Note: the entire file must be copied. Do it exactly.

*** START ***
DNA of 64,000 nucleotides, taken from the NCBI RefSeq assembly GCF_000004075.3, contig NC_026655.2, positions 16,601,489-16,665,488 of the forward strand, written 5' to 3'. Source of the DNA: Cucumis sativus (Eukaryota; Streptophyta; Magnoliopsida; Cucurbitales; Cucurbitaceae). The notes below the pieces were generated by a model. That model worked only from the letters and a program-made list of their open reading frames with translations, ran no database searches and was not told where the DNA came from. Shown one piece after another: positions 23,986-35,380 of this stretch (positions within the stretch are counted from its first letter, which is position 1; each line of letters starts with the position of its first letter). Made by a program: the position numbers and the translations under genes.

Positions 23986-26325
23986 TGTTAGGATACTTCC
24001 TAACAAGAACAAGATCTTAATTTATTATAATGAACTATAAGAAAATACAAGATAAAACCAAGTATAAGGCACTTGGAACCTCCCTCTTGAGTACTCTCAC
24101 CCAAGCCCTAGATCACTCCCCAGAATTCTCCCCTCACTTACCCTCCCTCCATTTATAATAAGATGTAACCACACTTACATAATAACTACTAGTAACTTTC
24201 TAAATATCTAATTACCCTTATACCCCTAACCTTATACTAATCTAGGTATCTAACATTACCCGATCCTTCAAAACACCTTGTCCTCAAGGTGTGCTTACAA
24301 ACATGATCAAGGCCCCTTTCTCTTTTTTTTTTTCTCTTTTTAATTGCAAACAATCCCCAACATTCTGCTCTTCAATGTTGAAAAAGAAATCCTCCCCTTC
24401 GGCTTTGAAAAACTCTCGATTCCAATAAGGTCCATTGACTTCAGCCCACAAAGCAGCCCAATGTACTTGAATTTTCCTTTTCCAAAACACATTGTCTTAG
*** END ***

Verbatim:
DNA of 64,000 nucleotides, taken from the NCBI RefSeq assembly GCF_000004075.3, contig NC_026655.2, positions 16,601,489-16,665,488 of the forward strand, written 5' to 3'. Source of the DNA: Cucumis sativus (Eukaryota; Streptophyta; Magnoliopsida; Cucurbitales; Cucurbitaceae). The notes below the pieces were generated by a model. That model worked only from the letters and a program-made list of their open reading frames with translations, ran no database searches and was not told where the DNA came from. Shown one piece after another: positions 23,986-35,380 of this stretch (positions within the stretch are counted from its first letter, which is position 1; each line of letters starts with the position of its first letter). Made by a program: the position numbers and the translations under genes.

Positions 23986-26325
23986 TGTTAGGATACTTCC
24001 TAACAAGAACAAGATCTTAATTTATTATAATGAACTATAAGAAAATACAAGATAAAACCAAGTATAAGGCACTTGGAACCTCCCTCTTGAGTACTCTCAC
24101 CCAAGCCCTAGATCACTCCCCAGAATTCTCCCCTCACTTACCCTCCCTCCATTTATAATAAGATGTAACCACACTTACATAATAACTACTAGTAACTTTC
24201 TAAATATCTAATTACCCTTATACCCCTAACCTTATACTAATCTAGGTATCTAACATTACCCGATCCTTCAAAACACCTTGTCCTCAAGGTGTGCTTACAA
24301 ACATGATCAAGGCCCCTTTCTCTTTTTTTTTTTCTCTTTTTAATTGCAAACAATCCCCAACATTCTGCTCTTCAATGTTGAAAAAGAAATCCTCCCCTTC
24401 GGCTTTGAAAAACTCTCGATTCCAATAAGGTCCATTGACTTCAGCCCACAAAGCAGCCCAATGTACTTGAATTTTCCTTTTCCAAAACACATTGTCTTAG